What’s the secret to making a YouTube channel go viral? I certainly want to know. I write full time, and the way to make a small fortune from writing is to start with a large one. But YouTube – well, all you have to do is start a channel, go viral, and money flows in.
I figured I’d do some research. Yup. I took one for the team. Here’s what I found.
- The most successful YouTube channels involve cooking. The one that sprang out was brilliantly photographed. Why? The guy running it, who’s attracted millions of followers, is a videographer.
- After that come videos in which you watch people unpacking the latest Fapple MePhone. Apparently it’s possible to negotiate ‘sponsorship’, so they get the phone free. Hopefully Moog will let me do the same with their Keith Emerson Modular System.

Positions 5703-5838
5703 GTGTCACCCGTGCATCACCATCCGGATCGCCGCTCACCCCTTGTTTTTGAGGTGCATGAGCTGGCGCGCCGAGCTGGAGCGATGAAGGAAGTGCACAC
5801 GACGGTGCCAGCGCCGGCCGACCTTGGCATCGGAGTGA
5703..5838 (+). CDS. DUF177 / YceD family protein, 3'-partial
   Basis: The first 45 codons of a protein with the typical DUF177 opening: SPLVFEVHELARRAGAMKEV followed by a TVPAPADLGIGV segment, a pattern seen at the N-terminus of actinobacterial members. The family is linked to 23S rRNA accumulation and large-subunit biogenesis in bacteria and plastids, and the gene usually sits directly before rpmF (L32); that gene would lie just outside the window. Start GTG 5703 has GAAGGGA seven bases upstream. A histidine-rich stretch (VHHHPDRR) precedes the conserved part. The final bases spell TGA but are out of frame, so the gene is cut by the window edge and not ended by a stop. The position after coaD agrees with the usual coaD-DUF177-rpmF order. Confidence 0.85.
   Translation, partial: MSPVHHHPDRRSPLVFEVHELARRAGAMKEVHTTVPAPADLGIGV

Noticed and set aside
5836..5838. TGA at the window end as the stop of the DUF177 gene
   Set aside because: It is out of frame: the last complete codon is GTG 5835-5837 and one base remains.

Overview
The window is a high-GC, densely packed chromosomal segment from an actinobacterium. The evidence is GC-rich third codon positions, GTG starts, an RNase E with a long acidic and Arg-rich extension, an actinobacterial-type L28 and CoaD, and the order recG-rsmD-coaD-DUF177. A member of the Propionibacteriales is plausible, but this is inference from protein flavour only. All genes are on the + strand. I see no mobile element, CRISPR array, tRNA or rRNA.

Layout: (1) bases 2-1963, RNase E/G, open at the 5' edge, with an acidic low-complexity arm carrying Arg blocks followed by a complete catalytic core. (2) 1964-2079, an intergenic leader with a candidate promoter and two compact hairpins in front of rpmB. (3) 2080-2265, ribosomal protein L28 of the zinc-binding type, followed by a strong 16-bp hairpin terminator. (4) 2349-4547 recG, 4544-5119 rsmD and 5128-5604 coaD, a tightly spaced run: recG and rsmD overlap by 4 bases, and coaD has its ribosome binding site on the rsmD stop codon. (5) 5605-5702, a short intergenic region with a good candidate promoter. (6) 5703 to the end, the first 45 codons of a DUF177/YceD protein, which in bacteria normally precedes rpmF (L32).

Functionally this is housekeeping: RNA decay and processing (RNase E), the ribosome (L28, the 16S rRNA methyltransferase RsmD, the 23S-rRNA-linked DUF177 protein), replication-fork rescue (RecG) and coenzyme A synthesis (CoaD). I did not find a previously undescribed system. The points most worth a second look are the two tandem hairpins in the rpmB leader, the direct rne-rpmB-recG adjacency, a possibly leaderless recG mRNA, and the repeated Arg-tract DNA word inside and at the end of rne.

- ‘How to’ videos. Want to know how to sharpen a pencil with a chainsaw? Probably somebody’s done a video.
- Channels by people who make things. These feature people sanding bits of wood, or painting things and then stepping back to let you watch the paint dry. All in real time.
- Specialty interest videos. Fonts of all knowledge. One I saw in my field of expertise – whose creator is fawned over by enthusiasts – managed to repeat every misapprehension and myth about the topic, as if true, in less than three minutes.
So here’s the deal: real-time videos of me at my computer, writing about unboxing consumer products and paint drying. Of course, watching somebody write isn’t interesting, so every so often I’ll leap up and stir a pot on the stove – this will engage the cooking audience. It’s bound to get me millions of followers. Er – have I missed anything?
Copyright © Matthew Wright 2021